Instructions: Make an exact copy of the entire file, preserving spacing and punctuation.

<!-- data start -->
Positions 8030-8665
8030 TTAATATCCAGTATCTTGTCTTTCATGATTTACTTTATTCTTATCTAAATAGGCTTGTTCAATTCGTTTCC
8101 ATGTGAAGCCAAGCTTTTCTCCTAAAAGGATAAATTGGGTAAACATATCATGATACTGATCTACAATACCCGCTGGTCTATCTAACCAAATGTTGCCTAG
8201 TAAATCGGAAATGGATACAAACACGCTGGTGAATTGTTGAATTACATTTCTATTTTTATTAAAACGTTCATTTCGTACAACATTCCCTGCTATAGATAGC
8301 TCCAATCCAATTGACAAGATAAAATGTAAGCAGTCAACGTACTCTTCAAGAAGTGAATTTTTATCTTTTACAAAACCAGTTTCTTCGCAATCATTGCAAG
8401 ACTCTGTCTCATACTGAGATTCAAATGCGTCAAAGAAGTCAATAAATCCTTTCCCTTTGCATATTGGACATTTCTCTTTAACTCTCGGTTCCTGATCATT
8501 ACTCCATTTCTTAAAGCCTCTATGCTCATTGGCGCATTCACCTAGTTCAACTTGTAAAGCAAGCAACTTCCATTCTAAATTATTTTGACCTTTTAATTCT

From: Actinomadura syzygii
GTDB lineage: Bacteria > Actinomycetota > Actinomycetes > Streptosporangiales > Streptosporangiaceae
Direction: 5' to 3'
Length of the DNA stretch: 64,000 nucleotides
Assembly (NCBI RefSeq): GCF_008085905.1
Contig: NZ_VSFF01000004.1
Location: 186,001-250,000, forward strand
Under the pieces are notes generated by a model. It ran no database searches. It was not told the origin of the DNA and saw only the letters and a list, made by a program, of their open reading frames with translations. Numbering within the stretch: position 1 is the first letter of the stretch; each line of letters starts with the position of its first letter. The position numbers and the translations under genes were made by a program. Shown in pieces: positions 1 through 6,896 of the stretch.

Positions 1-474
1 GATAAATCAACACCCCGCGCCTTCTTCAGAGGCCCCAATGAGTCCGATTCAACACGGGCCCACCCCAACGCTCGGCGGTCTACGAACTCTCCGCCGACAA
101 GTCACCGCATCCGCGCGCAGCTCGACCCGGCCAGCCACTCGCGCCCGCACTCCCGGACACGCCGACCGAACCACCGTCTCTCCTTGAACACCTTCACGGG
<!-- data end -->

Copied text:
Positions 8030-8665
8030 TTAATATCCAGTATCTTGTCTTTCATGATTTACTTTATTCTTATCTAAATAGGCTTGTTCAATTCGTTTCC
8101 ATGTGAAGCCAAGCTTTTCTCCTAAAAGGATAAATTGGGTAAACATATCATGATACTGATCTACAATACCCGCTGGTCTATCTAACCAAATGTTGCCTAG
8201 TAAATCGGAAATGGATACAAACACGCTGGTGAATTGTTGAATTACATTTCTATTTTTATTAAAACGTTCATTTCGTACAACATTCCCTGCTATAGATAGC
8301 TCCAATCCAATTGACAAGATAAAATGTAAGCAGTCAACGTACTCTTCAAGAAGTGAATTTTTATCTTTTACAAAACCAGTTTCTTCGCAATCATTGCAAG
8401 ACTCTGTCTCATACTGAGATTCAAATGCGTCAAAGAAGTCAATAAATCCTTTCCCTTTGCATATTGGACATTTCTCTTTAACTCTCGGTTCCTGATCATT
8501 ACTCCATTTCTTAAAGCCTCTATGCTCATTGGCGCATTCACCTAGTTCAACTTGTAAAGCAAGCAACTTCCATTCTAAATTATTTTGACCTTTTAATTCT

From: Actinomadura syzygii
GTDB lineage: Bacteria > Actinomycetota > Actinomycetes > Streptosporangiales > Streptosporangiaceae
Direction: 5' to 3'
Length of the DNA stretch: 64,000 nucleotides
Assembly (NCBI RefSeq): GCF_008085905.1
Contig: NZ_VSFF01000004.1
Location: 186,001-250,000, forward strand
Under the pieces are notes generated by a model. It ran no database searches. It was not told the origin of the DNA and saw only the letters and a list, made by a program, of their open reading frames with translations. Numbering within the stretch: position 1 is the first letter of the stretch; each line of letters starts with the position of its first letter. The position numbers and the translations under genes were made by a program. Shown in pieces: positions 1 through 6,896 of the stretch.

Positions 1-474
1 GATAAATCAACACCCCGCGCCTTCTTCAGAGGCCCCAATGAGTCCGATTCAACACGGGCCCACCCCAACGCTCGGCGGTCTACGAACTCTCCGCCGACAA
101 GTCACCGCATCCGCGCGCAGCTCGACCCGGCCAGCCACTCGCGCCCGCACTCCCGGACACGCCGACCGAACCACCGTCTCTCCTTGAACACCTTCACGGG